Operator Discretization Library
Operator Discretization Library (ODL) is a Python library for fast prototyping focusing on (but not restricted to) inverse problems. ODL is being developed at KTH Royal Institute of Technology, Stockholm, and Centrum Wiskunde & Informatica (CWI), Amsterdam.
The main intent of ODL is to enable mathematicians and applied scientists to use different numerical methods on real-world problems without having to implement all necessary parts from the bottom up. This is reached by an Operator structure which encapsulates all application-specific parts, and a high-level formulation of solvers which usually expect an operator, data and additional parameters. The main advantages of this approach is that
- Different problems can be solved with the same method (e.g. TV regularization) by simply switching operator and data.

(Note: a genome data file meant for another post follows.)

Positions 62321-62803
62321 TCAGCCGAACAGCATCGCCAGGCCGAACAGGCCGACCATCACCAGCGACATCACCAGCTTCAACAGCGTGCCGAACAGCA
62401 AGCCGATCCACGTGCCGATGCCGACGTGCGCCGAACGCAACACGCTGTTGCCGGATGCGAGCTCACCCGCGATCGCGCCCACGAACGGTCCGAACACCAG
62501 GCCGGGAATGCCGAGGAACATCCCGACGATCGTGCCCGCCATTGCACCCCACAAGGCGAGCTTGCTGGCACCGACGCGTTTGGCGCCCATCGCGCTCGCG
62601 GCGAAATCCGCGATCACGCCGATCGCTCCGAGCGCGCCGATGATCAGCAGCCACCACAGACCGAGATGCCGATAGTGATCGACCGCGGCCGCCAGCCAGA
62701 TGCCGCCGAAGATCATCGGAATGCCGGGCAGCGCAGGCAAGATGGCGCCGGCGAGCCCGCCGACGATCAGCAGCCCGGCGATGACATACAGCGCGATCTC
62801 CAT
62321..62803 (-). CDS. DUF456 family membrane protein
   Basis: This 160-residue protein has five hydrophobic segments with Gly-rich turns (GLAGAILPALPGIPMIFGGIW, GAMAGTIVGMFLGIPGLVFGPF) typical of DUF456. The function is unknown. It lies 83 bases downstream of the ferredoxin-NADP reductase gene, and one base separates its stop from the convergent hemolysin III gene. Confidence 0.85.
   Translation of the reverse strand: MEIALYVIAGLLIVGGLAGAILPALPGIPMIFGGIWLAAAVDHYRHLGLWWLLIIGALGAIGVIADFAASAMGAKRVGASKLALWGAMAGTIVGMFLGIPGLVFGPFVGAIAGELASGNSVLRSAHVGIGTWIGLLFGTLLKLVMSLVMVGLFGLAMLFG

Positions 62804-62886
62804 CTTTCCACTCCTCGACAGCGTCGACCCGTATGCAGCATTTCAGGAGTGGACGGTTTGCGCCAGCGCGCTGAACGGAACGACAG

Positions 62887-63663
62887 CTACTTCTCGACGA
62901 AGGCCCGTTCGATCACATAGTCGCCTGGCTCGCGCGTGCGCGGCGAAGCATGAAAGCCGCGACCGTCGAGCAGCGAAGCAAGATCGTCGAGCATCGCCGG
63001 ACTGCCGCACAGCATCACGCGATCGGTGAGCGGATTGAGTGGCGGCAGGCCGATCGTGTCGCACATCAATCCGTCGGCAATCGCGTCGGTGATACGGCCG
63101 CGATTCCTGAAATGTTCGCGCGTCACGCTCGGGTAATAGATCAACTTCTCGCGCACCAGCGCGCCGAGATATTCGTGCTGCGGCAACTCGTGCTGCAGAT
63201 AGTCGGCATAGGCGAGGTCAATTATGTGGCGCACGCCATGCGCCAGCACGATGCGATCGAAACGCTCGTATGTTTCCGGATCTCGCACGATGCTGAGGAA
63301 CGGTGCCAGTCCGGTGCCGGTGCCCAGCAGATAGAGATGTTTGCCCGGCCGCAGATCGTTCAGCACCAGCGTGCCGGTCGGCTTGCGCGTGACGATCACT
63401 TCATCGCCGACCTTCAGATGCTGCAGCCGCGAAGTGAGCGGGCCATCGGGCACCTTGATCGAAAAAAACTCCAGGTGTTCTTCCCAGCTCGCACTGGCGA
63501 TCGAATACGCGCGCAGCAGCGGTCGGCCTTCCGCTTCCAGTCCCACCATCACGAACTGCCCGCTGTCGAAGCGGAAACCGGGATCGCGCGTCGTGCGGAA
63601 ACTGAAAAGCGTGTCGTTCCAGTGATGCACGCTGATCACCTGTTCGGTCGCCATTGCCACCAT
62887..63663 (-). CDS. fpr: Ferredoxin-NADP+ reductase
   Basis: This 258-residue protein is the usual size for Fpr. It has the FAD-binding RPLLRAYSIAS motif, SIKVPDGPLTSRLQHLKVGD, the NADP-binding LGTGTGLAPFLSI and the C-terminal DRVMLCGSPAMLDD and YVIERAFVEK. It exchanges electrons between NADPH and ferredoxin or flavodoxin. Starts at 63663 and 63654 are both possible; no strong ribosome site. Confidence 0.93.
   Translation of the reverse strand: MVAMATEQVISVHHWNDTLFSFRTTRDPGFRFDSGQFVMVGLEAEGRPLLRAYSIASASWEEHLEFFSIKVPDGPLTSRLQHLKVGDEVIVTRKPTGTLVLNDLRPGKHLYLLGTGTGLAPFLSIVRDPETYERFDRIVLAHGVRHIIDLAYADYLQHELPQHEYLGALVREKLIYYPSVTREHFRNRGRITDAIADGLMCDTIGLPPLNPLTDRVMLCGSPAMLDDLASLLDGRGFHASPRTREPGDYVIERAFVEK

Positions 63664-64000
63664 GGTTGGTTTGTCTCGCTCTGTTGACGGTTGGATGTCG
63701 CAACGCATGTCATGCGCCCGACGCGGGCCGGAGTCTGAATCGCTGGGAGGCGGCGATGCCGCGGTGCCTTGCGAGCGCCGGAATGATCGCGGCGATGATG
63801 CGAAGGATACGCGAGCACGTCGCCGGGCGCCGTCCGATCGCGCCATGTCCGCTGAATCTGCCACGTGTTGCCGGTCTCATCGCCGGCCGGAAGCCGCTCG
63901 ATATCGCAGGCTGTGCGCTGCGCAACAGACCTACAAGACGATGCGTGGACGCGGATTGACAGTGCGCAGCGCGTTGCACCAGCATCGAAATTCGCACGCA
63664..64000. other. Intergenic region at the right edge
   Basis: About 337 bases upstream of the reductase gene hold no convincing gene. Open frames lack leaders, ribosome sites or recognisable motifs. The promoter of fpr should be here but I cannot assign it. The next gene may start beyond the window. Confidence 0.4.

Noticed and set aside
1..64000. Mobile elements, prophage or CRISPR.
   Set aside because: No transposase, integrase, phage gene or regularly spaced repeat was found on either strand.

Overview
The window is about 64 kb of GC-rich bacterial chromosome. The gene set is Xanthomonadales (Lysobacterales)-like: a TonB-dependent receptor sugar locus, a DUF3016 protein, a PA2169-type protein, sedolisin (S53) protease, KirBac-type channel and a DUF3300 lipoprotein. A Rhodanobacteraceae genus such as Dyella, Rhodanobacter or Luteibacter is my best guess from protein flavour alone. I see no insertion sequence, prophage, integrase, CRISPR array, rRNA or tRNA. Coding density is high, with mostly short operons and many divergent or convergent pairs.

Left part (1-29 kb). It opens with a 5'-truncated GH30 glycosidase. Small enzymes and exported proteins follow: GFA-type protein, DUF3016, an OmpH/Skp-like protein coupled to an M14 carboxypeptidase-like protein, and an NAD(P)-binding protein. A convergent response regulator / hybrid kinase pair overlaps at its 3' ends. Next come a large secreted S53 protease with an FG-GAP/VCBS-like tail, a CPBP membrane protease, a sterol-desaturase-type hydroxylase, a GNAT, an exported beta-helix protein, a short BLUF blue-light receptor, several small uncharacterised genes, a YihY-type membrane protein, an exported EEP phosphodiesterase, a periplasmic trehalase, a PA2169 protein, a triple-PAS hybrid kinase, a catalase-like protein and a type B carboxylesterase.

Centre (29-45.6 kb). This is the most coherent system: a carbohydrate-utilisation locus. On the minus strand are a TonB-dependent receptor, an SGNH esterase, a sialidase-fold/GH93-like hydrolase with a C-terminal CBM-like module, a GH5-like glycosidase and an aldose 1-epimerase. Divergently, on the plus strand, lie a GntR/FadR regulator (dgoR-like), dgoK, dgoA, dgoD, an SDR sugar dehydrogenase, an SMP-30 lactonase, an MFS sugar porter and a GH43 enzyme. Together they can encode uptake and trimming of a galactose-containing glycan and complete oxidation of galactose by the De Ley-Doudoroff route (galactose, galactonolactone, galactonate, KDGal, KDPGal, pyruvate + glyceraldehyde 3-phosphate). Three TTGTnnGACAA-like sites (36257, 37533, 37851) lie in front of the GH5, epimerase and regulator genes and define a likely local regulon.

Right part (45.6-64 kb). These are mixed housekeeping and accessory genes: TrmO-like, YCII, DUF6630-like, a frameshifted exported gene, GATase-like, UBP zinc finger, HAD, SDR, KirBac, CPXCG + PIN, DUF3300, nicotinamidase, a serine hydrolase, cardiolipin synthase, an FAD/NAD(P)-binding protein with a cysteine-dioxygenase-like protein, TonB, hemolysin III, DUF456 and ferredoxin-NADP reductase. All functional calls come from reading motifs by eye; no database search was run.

- The same problem can be solved with different methods by simply calling into different solvers.
- Solvers and application-specific code need to be written only once, in one place, and can be tested individually.
- Adding new applications or solution methods becomes a much easier task.
- Efficient and well-tested data containers based on Numpy (default) or CUDA (optional)
- Objects to represent mathematical notions like vector spaces and operators, including properties as expected from mathematics (inner product, norm, operator composition, …)
- Convenience functionality for operators like arithmetic, composition, operator matrices etc., which satisfy the known mathematical rules.
- Out-of-the-box support for frequently used operators like scaling, partial derivative, gradient, Fourier transform etc.
- A versatile and pluggable library of optimization routines for smooth and non-smooth problems, such as CGLS, BFGS, Chambolle-Pock and Douglas-Rachford splitting.
- Support for tomographic imaging with a unified geometry representation and bindings to external libraries for efficient computation of projections and back-projections.
- Standardized tests to validate implementations against expected behavior of the corresponding mathematical object, e.g. if a user-defined norm satisfies norm(x + y) <= norm(x) + norm(y) for a number of input vectors x and y.